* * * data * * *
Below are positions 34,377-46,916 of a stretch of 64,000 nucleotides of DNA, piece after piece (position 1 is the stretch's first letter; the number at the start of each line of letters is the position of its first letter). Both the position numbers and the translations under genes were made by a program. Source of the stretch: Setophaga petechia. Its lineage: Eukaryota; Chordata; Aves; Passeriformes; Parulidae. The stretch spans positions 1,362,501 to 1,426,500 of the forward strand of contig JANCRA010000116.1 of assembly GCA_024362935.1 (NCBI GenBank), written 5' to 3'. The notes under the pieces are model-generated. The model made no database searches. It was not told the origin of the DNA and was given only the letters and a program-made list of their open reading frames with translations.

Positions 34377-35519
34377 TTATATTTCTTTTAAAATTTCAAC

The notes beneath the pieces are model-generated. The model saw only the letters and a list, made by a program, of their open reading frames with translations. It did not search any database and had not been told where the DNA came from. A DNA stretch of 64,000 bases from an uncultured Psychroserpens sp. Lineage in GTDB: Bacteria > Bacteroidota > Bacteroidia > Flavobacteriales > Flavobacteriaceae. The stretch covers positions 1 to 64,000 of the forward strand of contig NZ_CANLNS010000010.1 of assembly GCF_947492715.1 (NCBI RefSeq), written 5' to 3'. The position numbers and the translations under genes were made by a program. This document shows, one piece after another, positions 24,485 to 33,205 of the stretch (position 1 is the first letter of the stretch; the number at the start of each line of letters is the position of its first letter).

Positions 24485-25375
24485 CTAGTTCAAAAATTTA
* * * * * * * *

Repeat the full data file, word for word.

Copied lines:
Below are positions 34,377-46,916 of a stretch of 64,000 nucleotides of DNA, piece after piece (position 1 is the stretch's first letter; the number at the start of each line of letters is the position of its first letter). Both the position numbers and the translations under genes were made by a program. Source of the stretch: Setophaga petechia. Its lineage: Eukaryota; Chordata; Aves; Passeriformes; Parulidae. The stretch spans positions 1,362,501 to 1,426,500 of the forward strand of contig JANCRA010000116.1 of assembly GCA_024362935.1 (NCBI GenBank), written 5' to 3'. The notes under the pieces are model-generated. The model made no database searches. It was not told the origin of the DNA and was given only the letters and a program-made list of their open reading frames with translations.

Positions 34377-35519
34377 TTATATTTCTTTTAAAATTTCAAC

The notes beneath the pieces are model-generated. The model saw only the letters and a list, made by a program, of their open reading frames with translations. It did not search any database and had not been told where the DNA came from. A DNA stretch of 64,000 bases from an uncultured Psychroserpens sp. Lineage in GTDB: Bacteria > Bacteroidota > Bacteroidia > Flavobacteriales > Flavobacteriaceae. The stretch covers positions 1 to 64,000 of the forward strand of contig NZ_CANLNS010000010.1 of assembly GCF_947492715.1 (NCBI RefSeq), written 5' to 3'. The position numbers and the translations under genes were made by a program. This document shows, one piece after another, positions 24,485 to 33,205 of the stretch (position 1 is the first letter of the stretch; the number at the start of each line of letters is the position of its first letter).

Positions 24485-25375
24485 CTAGTTCAAAAATTTA